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Thiacetazone, an antitubercular drug that inhibits cyclopropanation of cell wall mycolic acids in mycobacteria.

Alahari A, Trivelli X, Guérardel Y, Dover LG, Besra GS, Sacchettini JC, Reynolds RC, Coxon GD, Kremer L - PLoS ONE (2007)

Bottom Line: We have employed various complementary approaches to show that the antitubercular drug, thiacetazone (TAC), and its chemical analogues, inhibit mycolic acid cyclopropanation.Additionally, High-Resolution Magic Angle Spinning (HR-MAS) NMR analyses on whole cells was used to detect cell wall-associated mycolates and to quantify the cyclopropanation status of the cell envelope.The implications of this study may be important for the design of alternative strategies for tuberculosis treatment.

View Article: PubMed Central - PubMed

Affiliation: Laboratoire de Dynamique des Interactions Membranaires Normales et Pathologiques, Université de Montpellier II et I, Centre National de Recherche Scientifique (CNRS), UMR 5235, Montpellier, France.

ABSTRACT

Background: Mycolic acids are a complex mixture of branched, long-chain fatty acids, representing key components of the highly hydrophobic mycobacterial cell wall. Pathogenic mycobacteria carry mycolic acid sub-types that contain cyclopropane rings. Double bonds at specific sites on mycolic acid precursors are modified by the action of cyclopropane mycolic acid synthases (CMASs). The latter belong to a family of S-adenosyl-methionine-dependent methyl transferases, of which several have been well studied in Mycobacterium tuberculosis, namely, MmaA1 through A4, PcaA and CmaA2. Cyclopropanated mycolic acids are key factors participating in cell envelope permeability, host immunomodulation and persistence of M. tuberculosis. While several antitubercular agents inhibit mycolic acid synthesis, to date, the CMASs have not been shown to be drug targets.

Methodology/principle findings: We have employed various complementary approaches to show that the antitubercular drug, thiacetazone (TAC), and its chemical analogues, inhibit mycolic acid cyclopropanation. Dramatic changes in the content and ratio of mycolic acids in the vaccine strain Mycobacterium bovis BCG, as well as in the related pathogenic species Mycobacterium marinum were observed after treatment with the drugs. Combination of thin layer chromatography, mass spectrometry and Nuclear Magnetic Resonance (NMR) analyses of mycolic acids purified from drug-treated mycobacteria showed a significant loss of cyclopropanation in both the alpha- and oxygenated mycolate sub-types. Additionally, High-Resolution Magic Angle Spinning (HR-MAS) NMR analyses on whole cells was used to detect cell wall-associated mycolates and to quantify the cyclopropanation status of the cell envelope. Further, overexpression of cmaA2, mmaA2 or pcaA in mycobacteria partially reversed the effects of TAC and its analogue on mycolic acid cyclopropanation, suggesting that the drugs act directly on CMASs.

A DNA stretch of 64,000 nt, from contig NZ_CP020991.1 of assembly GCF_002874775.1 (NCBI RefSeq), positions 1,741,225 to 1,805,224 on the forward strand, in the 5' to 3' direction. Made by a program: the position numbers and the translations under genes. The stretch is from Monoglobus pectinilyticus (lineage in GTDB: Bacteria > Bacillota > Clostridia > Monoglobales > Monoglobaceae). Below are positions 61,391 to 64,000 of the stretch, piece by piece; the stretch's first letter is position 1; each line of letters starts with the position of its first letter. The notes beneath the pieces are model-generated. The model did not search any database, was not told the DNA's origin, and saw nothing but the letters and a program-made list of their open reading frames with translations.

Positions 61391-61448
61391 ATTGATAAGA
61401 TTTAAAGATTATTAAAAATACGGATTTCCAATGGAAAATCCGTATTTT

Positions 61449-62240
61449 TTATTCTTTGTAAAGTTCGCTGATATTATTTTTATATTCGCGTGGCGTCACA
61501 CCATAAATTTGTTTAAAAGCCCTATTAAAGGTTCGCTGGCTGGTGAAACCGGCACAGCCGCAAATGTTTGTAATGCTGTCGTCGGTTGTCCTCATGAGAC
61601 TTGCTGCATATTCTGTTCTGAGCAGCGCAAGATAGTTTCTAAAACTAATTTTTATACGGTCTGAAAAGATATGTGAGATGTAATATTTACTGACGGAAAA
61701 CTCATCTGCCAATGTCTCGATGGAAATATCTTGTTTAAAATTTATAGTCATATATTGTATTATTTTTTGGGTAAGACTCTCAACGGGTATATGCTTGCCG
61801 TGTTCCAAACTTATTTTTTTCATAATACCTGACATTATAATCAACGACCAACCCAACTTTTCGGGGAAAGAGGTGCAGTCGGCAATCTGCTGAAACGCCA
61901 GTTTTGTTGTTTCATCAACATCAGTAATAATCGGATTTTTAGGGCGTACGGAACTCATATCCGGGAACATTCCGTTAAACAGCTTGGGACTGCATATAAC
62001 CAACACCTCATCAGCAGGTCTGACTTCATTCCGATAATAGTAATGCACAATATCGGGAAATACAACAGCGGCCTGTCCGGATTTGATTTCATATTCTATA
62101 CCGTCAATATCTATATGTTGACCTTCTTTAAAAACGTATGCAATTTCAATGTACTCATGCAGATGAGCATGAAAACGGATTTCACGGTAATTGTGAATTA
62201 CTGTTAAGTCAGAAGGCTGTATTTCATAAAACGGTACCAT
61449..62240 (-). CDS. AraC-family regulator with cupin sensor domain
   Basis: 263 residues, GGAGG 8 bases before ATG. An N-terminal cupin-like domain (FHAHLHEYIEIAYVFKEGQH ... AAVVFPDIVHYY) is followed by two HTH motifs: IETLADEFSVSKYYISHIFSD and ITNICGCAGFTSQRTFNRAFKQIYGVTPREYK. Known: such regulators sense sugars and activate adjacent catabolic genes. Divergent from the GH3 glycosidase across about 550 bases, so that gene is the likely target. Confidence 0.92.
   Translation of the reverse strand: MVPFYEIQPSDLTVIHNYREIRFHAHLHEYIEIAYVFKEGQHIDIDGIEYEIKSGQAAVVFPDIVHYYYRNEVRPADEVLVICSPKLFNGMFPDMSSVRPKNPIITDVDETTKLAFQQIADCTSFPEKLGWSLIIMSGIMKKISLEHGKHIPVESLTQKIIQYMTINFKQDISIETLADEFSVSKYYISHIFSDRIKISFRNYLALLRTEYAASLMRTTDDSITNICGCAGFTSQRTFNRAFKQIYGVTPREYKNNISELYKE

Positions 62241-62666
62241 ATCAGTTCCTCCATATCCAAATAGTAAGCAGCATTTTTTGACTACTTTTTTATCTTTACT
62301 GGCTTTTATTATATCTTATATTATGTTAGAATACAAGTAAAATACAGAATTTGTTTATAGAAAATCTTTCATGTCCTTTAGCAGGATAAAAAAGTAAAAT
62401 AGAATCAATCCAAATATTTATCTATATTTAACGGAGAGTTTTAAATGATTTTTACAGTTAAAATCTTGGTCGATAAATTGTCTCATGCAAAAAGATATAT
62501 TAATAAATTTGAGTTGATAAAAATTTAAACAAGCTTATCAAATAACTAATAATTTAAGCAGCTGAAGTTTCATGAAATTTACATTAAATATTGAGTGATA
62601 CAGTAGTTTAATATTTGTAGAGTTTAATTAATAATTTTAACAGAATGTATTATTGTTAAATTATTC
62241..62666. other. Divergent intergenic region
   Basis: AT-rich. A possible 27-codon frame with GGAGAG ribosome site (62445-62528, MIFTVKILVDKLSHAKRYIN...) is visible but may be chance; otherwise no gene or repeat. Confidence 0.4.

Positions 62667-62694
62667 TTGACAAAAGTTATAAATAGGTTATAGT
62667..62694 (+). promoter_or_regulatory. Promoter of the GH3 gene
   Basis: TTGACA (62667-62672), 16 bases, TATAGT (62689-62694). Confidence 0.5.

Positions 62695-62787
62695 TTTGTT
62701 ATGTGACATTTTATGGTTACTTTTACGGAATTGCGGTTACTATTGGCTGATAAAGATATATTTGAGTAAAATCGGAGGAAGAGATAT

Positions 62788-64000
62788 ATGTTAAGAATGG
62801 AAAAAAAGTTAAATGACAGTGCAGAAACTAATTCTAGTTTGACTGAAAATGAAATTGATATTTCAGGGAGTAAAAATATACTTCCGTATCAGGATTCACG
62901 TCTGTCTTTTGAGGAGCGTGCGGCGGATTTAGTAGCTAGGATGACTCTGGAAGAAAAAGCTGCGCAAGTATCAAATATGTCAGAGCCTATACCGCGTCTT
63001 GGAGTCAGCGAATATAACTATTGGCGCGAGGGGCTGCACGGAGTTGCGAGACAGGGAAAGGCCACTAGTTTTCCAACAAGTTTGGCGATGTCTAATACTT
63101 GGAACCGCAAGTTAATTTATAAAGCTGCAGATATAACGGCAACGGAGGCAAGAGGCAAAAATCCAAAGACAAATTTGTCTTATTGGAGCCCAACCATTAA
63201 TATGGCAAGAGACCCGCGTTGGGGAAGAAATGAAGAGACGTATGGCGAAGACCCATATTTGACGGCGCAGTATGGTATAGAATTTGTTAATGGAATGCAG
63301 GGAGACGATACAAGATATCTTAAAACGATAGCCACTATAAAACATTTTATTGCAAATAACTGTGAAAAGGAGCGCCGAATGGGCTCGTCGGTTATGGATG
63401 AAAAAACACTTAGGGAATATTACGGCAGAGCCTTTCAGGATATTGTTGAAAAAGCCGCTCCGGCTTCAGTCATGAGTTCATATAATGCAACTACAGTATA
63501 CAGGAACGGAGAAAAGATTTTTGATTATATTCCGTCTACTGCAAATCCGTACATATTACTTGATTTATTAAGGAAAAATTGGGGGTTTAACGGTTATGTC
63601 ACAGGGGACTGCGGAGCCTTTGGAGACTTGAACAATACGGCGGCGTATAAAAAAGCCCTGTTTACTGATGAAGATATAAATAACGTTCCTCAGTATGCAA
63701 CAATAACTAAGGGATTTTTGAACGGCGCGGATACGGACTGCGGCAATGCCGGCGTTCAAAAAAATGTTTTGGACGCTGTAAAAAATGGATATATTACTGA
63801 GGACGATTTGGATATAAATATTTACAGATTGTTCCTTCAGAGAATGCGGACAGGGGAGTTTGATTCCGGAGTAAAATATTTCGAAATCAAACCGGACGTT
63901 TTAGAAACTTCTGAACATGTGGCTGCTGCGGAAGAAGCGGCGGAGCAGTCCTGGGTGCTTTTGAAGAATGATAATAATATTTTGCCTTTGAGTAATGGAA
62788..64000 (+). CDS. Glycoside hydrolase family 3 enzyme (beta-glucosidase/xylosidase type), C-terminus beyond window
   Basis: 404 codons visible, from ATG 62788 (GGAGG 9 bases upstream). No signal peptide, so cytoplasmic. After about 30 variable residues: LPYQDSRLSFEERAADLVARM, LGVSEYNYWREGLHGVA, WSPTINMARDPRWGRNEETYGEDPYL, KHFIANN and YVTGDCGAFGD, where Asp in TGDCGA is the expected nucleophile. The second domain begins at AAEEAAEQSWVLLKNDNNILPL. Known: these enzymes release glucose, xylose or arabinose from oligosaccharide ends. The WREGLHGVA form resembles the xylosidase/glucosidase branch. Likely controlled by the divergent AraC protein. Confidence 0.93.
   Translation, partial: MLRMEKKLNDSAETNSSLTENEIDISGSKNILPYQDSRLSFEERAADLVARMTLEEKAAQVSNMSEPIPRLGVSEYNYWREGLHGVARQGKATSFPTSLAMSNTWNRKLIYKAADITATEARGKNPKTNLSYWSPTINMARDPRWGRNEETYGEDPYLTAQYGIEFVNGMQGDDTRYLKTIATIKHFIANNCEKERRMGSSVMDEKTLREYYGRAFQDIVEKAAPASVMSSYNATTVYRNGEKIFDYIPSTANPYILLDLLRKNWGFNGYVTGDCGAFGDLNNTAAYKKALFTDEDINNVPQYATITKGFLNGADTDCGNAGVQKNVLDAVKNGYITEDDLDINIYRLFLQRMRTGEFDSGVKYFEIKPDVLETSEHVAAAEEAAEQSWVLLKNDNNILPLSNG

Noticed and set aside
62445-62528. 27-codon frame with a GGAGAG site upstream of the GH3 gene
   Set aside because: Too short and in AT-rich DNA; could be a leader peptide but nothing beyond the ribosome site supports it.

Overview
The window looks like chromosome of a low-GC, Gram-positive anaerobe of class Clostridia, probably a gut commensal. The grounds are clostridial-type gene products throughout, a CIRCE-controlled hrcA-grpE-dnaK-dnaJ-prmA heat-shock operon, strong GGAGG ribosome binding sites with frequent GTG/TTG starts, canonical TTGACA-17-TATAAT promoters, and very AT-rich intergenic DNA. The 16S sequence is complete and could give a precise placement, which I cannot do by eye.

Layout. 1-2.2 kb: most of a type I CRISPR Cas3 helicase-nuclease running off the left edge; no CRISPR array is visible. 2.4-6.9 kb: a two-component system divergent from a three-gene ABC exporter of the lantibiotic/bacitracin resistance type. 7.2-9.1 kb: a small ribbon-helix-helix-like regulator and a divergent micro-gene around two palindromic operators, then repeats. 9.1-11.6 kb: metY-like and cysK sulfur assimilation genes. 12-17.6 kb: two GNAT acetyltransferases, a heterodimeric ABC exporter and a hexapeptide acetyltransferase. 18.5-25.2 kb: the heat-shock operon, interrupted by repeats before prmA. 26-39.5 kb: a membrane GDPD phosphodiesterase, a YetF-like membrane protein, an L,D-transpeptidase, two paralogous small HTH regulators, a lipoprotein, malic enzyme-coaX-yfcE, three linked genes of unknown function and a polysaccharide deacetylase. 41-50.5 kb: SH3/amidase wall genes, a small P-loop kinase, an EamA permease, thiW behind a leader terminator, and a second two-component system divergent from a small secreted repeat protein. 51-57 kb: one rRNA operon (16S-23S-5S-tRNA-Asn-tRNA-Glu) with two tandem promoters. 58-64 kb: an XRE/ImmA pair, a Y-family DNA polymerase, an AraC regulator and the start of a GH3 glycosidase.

Conclusions/significance: This is a first report on the mechanism of action of TAC, demonstrating the CMASs as its cellular targets in mycobacteria. The implications of this study may be important for the design of alternative strategies for tuberculosis treatment.